Many smart and caring women assume you can’t get unstuck when you don’t have much time. In a previous post, I promised to share how to stop making plans and stop beating yourself up. The first step is to stop waiting for large chunks of time; here is the second step (Part 3 in the series), the third step (Part 4), and the fourth step (Part 5).
I know you’re thinking…
- My [child(ren)] is/are struggling. She/he/they need me.
- I’m the primary caregiver of an elder adult and caring for him/her/them has become more challenging.
- We’re shorthanded at work, I’m doing way more than my share.
- My community is struggling. I have to help them.
And, because you are smart and caring, you’ve set aside your own priorities. You’re waiting for a better time to focus on yourself:
- When G graduates…
- When L feels better…
- When the pandemic is over…
- When R enters a good assisted living arrangement…
- When we hire more staff..You can
Reasons to stop waiting for large chunks of time:
But, in my experience, for smart and caring women, time doesn’t free up so easily. It’s challenging to free up large blocks in a busy schedule.
And, even when it does happen, that large chunk of time can do more harm because it’s challenging to use. Our brains are not capable of doing challenging, concentrated, deep work for extended periods of time. Even those who do so regularly, like musicians who practice every day, hit a wall after two hours.
In essence, you’re asking yourself to run a marathon when you haven’t done any sprints.
Moreover, you’re likely to have glorified that large time block. You’ve been dreaming about all that you’ll accomplish. Your expectations will be high and unrealistic. This leaves room for more disappointment and guilt to seep in, which can keep you stuck.
Tips on how to get unstuck when you don’t have much time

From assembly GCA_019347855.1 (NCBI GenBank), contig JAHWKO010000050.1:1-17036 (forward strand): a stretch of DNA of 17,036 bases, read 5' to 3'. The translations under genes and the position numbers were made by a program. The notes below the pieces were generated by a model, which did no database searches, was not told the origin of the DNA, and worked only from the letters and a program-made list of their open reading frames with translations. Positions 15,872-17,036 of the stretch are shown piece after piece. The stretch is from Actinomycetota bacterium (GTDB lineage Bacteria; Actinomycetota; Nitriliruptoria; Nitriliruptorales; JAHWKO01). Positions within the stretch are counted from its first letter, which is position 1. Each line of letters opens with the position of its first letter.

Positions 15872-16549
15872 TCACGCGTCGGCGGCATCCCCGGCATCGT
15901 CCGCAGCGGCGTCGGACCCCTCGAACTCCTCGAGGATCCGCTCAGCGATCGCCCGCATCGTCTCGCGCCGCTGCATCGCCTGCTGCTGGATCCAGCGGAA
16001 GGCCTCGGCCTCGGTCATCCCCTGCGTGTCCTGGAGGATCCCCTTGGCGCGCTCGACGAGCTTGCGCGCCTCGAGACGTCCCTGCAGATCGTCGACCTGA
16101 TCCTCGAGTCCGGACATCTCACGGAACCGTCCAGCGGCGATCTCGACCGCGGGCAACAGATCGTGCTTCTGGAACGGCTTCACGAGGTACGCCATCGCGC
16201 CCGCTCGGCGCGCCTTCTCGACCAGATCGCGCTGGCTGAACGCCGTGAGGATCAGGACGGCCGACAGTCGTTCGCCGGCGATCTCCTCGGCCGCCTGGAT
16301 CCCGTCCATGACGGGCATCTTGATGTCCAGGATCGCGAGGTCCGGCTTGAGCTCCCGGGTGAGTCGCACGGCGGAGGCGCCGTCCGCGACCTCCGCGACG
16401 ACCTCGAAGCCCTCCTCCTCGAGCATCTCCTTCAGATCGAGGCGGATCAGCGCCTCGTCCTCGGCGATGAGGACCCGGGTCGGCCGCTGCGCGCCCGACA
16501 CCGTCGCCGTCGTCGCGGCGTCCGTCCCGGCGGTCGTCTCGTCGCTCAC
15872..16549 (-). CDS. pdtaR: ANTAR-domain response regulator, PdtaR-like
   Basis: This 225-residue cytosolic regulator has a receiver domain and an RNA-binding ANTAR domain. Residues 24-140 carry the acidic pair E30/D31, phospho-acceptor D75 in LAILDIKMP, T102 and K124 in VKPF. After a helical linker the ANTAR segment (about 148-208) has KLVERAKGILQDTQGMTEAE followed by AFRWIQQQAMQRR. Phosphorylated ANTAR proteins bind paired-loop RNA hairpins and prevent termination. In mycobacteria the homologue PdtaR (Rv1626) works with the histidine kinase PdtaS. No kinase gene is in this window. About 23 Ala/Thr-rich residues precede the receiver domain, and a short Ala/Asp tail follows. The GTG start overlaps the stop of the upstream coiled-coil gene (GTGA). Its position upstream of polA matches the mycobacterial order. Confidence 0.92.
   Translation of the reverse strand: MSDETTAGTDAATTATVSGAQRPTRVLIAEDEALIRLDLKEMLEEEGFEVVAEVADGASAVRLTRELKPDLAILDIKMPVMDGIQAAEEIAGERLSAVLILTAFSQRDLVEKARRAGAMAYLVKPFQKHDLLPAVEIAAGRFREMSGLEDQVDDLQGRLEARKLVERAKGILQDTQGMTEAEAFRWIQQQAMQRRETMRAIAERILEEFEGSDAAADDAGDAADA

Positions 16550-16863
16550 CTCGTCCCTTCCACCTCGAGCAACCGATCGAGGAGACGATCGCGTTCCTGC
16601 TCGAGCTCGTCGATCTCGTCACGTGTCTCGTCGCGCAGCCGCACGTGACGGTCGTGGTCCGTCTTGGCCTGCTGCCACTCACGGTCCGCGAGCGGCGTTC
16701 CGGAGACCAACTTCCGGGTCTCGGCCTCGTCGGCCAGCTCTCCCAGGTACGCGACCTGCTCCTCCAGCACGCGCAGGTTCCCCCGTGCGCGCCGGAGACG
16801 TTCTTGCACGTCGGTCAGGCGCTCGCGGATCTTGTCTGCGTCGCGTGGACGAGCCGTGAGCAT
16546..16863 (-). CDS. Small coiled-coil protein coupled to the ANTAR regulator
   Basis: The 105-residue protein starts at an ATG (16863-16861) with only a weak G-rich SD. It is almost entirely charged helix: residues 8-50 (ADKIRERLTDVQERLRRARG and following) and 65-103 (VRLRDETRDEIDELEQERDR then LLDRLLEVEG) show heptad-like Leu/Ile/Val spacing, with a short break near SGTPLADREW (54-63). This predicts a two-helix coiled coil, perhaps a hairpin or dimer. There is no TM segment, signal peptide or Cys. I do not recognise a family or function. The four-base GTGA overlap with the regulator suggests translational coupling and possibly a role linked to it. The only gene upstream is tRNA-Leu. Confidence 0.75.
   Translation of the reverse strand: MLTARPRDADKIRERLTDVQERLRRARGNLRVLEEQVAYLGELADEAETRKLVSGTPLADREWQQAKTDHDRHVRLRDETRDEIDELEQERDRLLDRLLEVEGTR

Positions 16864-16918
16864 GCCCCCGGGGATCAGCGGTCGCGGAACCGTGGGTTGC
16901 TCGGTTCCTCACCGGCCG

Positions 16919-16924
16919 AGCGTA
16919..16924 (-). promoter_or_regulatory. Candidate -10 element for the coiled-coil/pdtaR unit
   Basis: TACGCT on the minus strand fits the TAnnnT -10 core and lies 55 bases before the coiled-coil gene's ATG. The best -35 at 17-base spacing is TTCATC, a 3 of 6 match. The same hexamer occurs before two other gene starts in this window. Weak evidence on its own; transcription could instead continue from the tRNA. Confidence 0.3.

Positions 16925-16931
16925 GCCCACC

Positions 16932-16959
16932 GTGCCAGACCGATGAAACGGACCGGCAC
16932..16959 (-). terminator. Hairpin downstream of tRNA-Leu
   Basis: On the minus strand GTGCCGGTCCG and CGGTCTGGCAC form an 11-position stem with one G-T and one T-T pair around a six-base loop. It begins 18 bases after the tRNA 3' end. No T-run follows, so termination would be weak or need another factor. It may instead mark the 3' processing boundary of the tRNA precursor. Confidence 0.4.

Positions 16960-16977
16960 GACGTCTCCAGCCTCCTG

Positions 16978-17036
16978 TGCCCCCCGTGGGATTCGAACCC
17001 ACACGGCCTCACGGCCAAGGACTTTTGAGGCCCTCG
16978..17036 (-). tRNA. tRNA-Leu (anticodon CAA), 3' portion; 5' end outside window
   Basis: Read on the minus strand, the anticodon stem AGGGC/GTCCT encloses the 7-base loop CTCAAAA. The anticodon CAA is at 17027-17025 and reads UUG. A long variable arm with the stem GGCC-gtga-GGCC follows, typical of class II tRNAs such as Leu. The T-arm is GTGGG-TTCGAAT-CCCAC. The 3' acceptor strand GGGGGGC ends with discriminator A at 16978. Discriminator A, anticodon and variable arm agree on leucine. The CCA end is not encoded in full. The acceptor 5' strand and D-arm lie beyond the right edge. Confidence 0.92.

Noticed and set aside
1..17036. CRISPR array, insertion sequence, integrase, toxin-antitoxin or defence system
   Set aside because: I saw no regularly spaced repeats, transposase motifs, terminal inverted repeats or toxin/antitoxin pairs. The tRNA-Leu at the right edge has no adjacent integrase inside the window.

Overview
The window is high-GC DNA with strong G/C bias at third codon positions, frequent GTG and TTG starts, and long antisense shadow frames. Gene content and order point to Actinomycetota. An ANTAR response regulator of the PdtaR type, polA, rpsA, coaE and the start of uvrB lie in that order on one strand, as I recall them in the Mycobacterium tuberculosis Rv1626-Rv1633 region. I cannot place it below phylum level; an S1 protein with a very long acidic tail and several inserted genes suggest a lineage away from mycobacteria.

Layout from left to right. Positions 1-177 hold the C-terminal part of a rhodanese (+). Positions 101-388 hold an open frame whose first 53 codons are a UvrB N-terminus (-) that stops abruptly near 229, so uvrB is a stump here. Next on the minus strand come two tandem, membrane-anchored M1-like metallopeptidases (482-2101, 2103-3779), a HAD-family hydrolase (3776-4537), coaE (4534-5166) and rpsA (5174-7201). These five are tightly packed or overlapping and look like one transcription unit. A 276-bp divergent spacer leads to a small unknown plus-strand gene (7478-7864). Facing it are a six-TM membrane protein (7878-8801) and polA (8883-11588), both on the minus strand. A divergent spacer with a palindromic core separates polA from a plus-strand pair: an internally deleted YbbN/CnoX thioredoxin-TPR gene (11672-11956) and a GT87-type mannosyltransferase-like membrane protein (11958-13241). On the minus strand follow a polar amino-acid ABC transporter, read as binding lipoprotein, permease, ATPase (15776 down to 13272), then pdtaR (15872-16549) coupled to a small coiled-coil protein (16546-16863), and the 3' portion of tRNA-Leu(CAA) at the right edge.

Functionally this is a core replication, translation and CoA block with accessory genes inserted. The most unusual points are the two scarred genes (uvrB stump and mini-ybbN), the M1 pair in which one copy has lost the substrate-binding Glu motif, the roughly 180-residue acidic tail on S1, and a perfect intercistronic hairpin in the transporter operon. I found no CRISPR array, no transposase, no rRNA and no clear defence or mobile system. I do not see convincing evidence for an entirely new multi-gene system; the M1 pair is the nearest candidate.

You can accomplish a lot with tiny bits of time.
I can say this with confidence because I’ve watched my clients do it and have done it myself. (On the #amwriting podcast, I described how I (finally) broke into the New York Times despite being interrupted every 20 minutes while caring for my daughter.)
First, set a timer for 5-10 minutes. Do it now.
Second, block out the chatter, by using your name and telling yourself…
- M, you can give yourself 5 minutes.
- J, you won’t be stuck forever. You’ve got this!
- B, you don’t need a plan, you just need to add this tiny thing to your daily routine.
- R, the fact that you’re so busy, gives you great training ground to practice baby steps.
Third, sit in silence. Give yourself a moment to think. Shut out everyone else’s voice but your own. The key is to try to listen to your own thoughts and feelings.
Finally, when the timer rings, write down on a piece of paper one thought/idea/feeling that came to mind. What did you say to yourself? Write it down. If several popped up, write that resonated the most.
If what resonated the most happened to be negative or discouraging, that’s ok. Simply, cross it out or draw a line through it.
Repeat the above tomorrow. If you’ve done it a few times, reward yourself by getting a nice notebook and start doing this there. (I personally love JetPens.com. But, be careful, if you’re anything like me, you can burn time fast on that website!)
This exercise may seem so tiny, you may, at first, deem it useless.
But, what it does is build up those muscles for you to be able to use small chunks of time effectively.
Moreover, it also boosts your confidence because it trains you to listen to yourself. And, I know you have wisdom within you that is worth exploring.
Embrace small chunks of time. Believe you can learn to do a lot in a small amount of time.
And, don’t forget to let me know how it goes!
This post is the second in a series. Read the first one, the third, the fourth and the fifth. Don’t miss future articles by subscribing to my newsletter.